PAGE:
In attempting to resolve any student grievance regarding grades, evaluations, or other fulfillments of academic responsibility, it is the obligation of the student first to make a serious effort to resolve the matter with the instructor, supervisor, administrator, or committee with whom the grievance originates (hereafter called “the respondent”). Individual faculty members retain primary responsibility for assigning grades and evaluations. If the matter cannot be resolved at that level, the grievance must be submitted in writing to the respondent with a copy of the respondent’s School Dean. If the matter is not resolved by the written response provided by the respondent, the student may submit a written appeal to the School Dean. If the grievance is not resolved by the School Dean’s decision, the student may make a written appeal to the Dean of Graduate or Undergraduate Education, and the deal will appoint and convene an Academic Appeals Panel. The decision of the Academic Appeals Panel is final. The results of the academic appeals process will be distributed to all involved parties.
Copies of these rules and regulations are available to students in the Office of the Dean of Students, where staff members are available to assist students in interpreting the rules and regulations.
Incomplete Grade Policy
As per university policy, incomplete grades will be granted only for work unavoidably missed at the semester’s end and only if 70% of the course work has been completed. An incomplete grade must be resolved within eight (8) weeks from the first day of the subsequent long semester. If the required work to complete the course and to remove the incomplete grade is not submitted by the specified deadline, the incomplete grade is changed automatically to a grade of F.
The goal of Disability Services is to provide students with disabilities educational opportunities equal to those of their non-disabled peers. Disability Services is located in room 1.610 in the Student Union. Office hours are Monday and Thursday, ; Tuesday and Wednesday, ; and Friday,
The contact information for the Office of Disability Services is:
(972) 883-2098 (voice or TTY)
Essentially, the law requires that colleges and universities make those reasonable adjustments necessary to eliminate discrimination on the basis of disability. For example, it may be necessary to remove classroom prohibitions against tape recorders or animals (in the case of dog guides) for students who are blind. Occasionally an assignment requirement may be substituted (for example, a research paper versus an oral presentation for a student who is hearing impaired). Classes enrolled students with mobility impairments may have to be rescheduled in accessible facilities. The college or university may need to provide special services such as registration, note-taking, or mobility assistance.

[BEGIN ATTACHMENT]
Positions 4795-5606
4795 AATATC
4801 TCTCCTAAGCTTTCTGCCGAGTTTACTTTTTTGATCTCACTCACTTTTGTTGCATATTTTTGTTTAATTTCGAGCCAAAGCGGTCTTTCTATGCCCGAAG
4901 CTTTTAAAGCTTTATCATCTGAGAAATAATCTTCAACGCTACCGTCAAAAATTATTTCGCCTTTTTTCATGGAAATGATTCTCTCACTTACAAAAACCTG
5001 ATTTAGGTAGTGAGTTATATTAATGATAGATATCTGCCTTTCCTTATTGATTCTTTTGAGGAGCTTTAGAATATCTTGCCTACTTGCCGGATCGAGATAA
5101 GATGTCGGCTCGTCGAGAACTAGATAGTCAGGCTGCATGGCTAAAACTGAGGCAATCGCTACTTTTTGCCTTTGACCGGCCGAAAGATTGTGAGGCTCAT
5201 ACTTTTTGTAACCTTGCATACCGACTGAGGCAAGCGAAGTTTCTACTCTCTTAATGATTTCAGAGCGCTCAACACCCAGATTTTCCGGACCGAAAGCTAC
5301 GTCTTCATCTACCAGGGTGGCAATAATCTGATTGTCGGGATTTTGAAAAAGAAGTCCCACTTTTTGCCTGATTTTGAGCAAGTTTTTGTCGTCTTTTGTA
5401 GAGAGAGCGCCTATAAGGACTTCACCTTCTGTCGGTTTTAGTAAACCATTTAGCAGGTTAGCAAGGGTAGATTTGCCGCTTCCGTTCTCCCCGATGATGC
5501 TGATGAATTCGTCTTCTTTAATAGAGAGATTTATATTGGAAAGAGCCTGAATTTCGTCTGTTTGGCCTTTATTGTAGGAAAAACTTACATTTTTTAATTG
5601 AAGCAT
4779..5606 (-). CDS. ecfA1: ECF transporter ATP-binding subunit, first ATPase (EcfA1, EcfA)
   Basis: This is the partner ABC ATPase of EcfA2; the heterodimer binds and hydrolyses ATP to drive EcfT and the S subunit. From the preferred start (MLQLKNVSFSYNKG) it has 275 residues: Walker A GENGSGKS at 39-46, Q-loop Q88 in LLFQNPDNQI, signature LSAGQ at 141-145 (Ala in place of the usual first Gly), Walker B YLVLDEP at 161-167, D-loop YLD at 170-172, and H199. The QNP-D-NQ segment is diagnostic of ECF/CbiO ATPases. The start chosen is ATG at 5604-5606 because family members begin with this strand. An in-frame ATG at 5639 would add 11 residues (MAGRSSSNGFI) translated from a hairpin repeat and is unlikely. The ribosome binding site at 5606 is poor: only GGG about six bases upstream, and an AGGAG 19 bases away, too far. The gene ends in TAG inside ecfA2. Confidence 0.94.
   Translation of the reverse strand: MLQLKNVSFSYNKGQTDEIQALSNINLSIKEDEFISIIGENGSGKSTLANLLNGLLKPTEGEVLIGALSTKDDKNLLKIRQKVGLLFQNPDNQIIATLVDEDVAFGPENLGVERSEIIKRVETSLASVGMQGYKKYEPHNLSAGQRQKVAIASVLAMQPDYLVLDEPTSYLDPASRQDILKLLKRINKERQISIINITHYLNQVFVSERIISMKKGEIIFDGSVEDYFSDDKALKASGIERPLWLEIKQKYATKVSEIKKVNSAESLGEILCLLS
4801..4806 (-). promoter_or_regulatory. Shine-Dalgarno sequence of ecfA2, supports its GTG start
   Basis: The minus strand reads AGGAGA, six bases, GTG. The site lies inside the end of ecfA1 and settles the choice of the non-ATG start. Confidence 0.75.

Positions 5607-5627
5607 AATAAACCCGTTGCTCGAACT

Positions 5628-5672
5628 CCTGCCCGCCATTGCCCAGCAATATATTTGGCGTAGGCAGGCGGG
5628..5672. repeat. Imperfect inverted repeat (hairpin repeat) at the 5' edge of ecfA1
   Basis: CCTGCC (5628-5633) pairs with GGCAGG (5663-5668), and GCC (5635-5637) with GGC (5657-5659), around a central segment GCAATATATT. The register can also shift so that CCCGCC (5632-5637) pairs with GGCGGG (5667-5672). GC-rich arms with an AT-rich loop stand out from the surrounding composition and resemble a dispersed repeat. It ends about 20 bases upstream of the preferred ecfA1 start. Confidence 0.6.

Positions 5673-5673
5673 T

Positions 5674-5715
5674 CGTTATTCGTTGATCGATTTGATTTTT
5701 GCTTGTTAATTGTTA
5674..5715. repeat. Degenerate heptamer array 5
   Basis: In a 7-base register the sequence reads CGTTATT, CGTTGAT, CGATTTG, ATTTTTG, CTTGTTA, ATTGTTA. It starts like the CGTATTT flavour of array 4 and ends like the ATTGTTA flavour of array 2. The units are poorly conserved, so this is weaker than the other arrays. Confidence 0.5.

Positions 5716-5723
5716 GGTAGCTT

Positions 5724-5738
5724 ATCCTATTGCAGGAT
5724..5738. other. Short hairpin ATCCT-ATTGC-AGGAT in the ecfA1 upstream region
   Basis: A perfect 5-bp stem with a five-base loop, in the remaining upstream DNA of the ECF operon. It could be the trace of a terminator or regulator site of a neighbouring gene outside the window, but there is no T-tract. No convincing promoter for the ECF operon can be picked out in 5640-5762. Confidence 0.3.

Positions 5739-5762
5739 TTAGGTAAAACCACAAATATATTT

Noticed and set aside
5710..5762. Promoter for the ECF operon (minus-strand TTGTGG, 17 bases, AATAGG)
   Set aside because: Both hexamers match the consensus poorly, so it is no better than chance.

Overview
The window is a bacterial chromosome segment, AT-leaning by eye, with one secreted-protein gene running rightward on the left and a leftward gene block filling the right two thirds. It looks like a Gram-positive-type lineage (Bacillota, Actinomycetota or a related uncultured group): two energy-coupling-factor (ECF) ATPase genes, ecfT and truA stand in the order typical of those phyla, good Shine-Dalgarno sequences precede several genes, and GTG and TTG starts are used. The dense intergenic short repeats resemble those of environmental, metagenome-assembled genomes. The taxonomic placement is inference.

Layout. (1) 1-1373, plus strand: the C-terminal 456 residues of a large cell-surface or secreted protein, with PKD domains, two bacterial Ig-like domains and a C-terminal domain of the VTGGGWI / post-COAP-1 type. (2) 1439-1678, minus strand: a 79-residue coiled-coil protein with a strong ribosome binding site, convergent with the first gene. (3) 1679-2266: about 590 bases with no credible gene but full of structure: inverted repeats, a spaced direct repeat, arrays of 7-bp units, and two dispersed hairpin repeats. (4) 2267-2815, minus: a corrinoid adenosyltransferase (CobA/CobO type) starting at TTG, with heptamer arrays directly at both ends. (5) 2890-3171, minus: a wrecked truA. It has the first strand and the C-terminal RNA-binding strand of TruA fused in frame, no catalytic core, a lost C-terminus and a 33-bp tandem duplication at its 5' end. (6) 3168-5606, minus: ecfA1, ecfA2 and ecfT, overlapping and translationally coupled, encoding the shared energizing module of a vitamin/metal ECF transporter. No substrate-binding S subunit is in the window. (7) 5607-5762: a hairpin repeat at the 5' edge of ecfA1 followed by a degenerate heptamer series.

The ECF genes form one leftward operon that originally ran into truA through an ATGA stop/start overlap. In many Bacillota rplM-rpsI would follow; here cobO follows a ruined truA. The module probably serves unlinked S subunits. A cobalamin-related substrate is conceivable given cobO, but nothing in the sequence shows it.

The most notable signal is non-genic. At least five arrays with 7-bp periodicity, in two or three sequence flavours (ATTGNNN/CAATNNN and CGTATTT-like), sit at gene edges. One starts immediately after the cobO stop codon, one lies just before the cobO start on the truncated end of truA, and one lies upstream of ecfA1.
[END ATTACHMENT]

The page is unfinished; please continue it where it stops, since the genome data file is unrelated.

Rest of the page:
It is the student’s responsibility to notify his or her professors of the need for such an accommodation. Disability Services provides students with letters to present to faculty members to verify that the student has a disability and needs accommodations. Individuals requiring special accommodation should contact the professor after class or during office hours.
Religious Holy Days
The student is encouraged to notify the instructor or activity sponsor as soon as possible regarding the absence, preferably in advance of the assignment. The student, so excused, will be allowed to take the exam or complete the assignment within a reasonable time after the absence: a period equal to the length of the absence, up to a maximum of one week. A student who notifies the instructor and completes any missed exam or assignment may not be penalized for the absence. A student who fails to complete the exam or assignment within the prescribed period may receive a failing grade for that exam or assignment.
If a student or an instructor disagrees about the nature of the absence [i.e., for the purpose of observing a religious holy day] or if there is similar disagreement about whether the student has been given a reasonable time to complete any missed assignments or examinations, either the student or the instructor may request a ruling from the chief executive officer of the institution, or his or her designee. The chief executive officer or designee must take into account the legislative intent of TEC 51.911(b), and the student and instructor will abide by the decision of the chief executive officer or designee.
These descriptions and timelines are subject to change at the discretion of the Professor.